Hitting the Right Note:
Extending the Theme of Your Song
[Song-Based Activity #2]

2013_Heyer_SandraSandra Heyer 

One way to extend the lessons in True Stories Behind the Songs and More True Stories Behind the Songs is to follow up each unit with a supplemental song that connects to the theme of the unit, plus an activity to go with the supplemental song. Each month I’ll share a song-based activity that has worked well with my beginning and high-beginning students.

This month, let’s look at some examples of song choices and the summarizing exercise. Just as a story can be summarized, so can song lyrics – as long as the song tells a story. Once the summary is complete, it can become the basis of further spin-off activities.

Create a Summarizing Exercise in 4 Easy Steps:

Step 1: Choose a song that tells a story, and copy the lyrics from the Internet.

Step 2: Read the lyrics with the students, clarifying new vocabulary.

Step 3: Have the students listen to the song in class.

Step 4: Ask students to summarize the story. They can write the summary individually or as a group, in a paragraph or in single sentences.

The theme of Unit 1 in More True Stories Behind the Songs is “Finding a Lost Love,” and the featured song is “You’re Beautiful,” a song about seeing an old love on the London subway. The Tom Waits song, “Martha,” is about a middle-aged man trying to reconnect with an old girlfriend, making it an appropriate supplemental song. Read through the lyrics with the students (outdated terms like “long distance” shouldn’t present a problem), and then have students listen to the song. Finally, working as a class, have students summarize the story while you write their summary on the board. Below is the summary my students wrote.

Example 1: Summarizing Exercise followed by a Pair Dictation or a Disappearing Summary Activity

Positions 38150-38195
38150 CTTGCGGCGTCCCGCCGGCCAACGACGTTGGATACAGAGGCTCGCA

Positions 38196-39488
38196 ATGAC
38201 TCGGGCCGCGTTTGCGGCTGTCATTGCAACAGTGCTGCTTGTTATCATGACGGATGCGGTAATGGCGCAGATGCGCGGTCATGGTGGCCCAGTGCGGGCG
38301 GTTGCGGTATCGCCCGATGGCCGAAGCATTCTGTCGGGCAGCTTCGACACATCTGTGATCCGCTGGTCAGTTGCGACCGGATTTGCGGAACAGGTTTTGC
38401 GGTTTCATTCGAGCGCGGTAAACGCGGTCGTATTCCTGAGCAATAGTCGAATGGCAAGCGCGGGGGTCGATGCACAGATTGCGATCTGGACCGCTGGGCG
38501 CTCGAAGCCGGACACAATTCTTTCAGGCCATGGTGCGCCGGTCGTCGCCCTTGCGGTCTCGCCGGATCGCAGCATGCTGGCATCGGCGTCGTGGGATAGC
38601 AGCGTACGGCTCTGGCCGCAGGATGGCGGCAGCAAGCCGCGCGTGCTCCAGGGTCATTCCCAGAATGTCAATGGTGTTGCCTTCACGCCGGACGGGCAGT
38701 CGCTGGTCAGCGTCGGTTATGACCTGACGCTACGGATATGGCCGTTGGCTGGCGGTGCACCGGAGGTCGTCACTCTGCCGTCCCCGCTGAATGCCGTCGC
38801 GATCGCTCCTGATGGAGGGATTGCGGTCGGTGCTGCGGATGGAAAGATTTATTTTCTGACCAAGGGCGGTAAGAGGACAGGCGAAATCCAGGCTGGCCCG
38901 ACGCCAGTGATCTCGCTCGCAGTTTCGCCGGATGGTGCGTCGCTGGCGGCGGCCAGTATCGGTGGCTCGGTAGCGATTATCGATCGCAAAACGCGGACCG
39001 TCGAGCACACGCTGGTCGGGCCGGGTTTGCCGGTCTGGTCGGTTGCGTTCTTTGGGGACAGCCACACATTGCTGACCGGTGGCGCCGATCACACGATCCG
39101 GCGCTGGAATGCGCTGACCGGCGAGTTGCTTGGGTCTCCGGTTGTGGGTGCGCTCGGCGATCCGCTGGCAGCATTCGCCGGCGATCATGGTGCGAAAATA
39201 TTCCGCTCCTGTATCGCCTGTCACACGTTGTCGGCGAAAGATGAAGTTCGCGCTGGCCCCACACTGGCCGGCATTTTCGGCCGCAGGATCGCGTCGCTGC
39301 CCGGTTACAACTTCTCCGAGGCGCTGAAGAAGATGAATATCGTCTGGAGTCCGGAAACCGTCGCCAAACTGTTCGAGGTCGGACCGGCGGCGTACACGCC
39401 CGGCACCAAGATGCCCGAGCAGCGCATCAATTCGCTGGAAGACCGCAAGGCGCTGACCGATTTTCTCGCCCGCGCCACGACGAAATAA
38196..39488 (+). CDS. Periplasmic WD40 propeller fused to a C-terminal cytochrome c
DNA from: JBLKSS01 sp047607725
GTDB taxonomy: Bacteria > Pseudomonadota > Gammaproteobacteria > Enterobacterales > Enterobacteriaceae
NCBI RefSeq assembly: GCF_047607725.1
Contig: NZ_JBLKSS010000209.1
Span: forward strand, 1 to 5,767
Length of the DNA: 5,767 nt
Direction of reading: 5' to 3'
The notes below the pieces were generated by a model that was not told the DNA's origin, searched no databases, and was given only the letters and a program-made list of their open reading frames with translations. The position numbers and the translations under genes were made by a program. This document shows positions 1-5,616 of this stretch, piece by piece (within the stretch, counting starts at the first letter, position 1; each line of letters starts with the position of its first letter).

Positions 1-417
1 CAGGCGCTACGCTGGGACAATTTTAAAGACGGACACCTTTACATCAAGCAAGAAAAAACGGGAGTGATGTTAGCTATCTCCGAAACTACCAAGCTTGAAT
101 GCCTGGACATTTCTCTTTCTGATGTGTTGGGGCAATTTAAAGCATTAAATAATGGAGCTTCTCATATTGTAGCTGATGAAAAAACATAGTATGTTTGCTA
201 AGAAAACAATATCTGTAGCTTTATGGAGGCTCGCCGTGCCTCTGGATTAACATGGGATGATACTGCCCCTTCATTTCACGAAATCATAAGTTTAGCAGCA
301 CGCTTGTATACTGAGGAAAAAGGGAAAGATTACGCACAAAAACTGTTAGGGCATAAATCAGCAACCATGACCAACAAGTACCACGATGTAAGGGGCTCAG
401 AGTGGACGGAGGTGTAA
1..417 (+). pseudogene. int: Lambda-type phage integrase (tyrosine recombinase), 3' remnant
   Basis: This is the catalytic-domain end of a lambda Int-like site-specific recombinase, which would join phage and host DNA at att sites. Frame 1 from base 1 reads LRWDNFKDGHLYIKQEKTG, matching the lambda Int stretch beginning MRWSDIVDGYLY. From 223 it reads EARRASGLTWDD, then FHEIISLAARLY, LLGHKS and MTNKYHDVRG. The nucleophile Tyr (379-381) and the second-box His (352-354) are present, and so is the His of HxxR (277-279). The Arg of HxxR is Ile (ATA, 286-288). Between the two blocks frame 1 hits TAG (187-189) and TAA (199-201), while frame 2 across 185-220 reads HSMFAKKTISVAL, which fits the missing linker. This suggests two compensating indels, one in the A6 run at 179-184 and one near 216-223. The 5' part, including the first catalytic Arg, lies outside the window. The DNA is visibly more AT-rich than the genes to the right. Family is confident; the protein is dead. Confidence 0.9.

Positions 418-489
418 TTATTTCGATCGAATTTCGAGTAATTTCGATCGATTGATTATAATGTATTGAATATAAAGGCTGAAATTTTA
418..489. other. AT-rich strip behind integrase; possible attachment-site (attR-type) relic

His name is Tom Frost.
He calls Martha.
She was his girlfriend forty years ago.
He wants to meet her for coffee.
She has a husband and kids.
He got married, too.
He is still in love with her.

Writing the summary as a list of single sentences makes it easier to use as the basis of a pair dictation or disappearing summary activity. For the pair dictation, have half of your students turn their desks or chairs so that they can’t see the summary on the board. The remaining students find a partner and, facing the board, dictate about half the sentences to their partner. Then students switch roles. After the dictation, all students face the board and check their work.

For the disappearing summary activity, you erase the text line by line, a few words at a time, and ask students to read the summary after each erasure. Ultimately, students will be reciting the entire summary from memory. More detailed instructions for the activity are on page 84 in the To the Teacher sections of both True Stories Behind the Songs and More True Stories Behind the Songs.

After the summarizing activities, you can ask students, Will Martha meet Tom for coffee? What do you think?

Next, let’s look at a variation of the summarizing exercise: telling the story from the point of view of someone in the song.

The theme of Unit 6 in More True Stories Behind the Songs is “You Can’t Judge a Book by Its Cover.” The first story in the unit is about Susan Boyle, and the second is about a Ugandan king who worked as a nurse’s aide in the U.S. for 22 years. The Avril Lavigne song “Sk8er Boi,” is about a girl who rebuffs a boy because of the way he looks, and fits the theme nicely. After students read the lyrics and listen to the song, tell them, Imagine you are the girl. Tell your story to a friend. Working together, my students wrote the summary below.

Example 2: Summarizing Exercise from a Different Point of View

I knew him in the past.
He loved me.
I loved him, too.
He was a skater boy.
My friends said, “He’s a bad boy. He doesn’t have nice clothes.”
I listened to my friends.
I said “Bye” to the skater boy.
Now he’s famous.
I feel sad.

Most songs that tell a story can be told from a different point of view. The song “Martha,” for example, could be retold from Martha’s point of view. You could ask students to imagine Martha is telling a friend about the phone call from Tom.

Tip: Search under “songs that tell a story” for online lists of songs that tell a story.

Thanks to: Tamara Jones, who presented the summarizing idea in her presentation “Singing the Way to English Success” at TESOL 2012, and alessandra.edublog, where you will find the lyrics to “Sk8er Boi” and more activities for this song.


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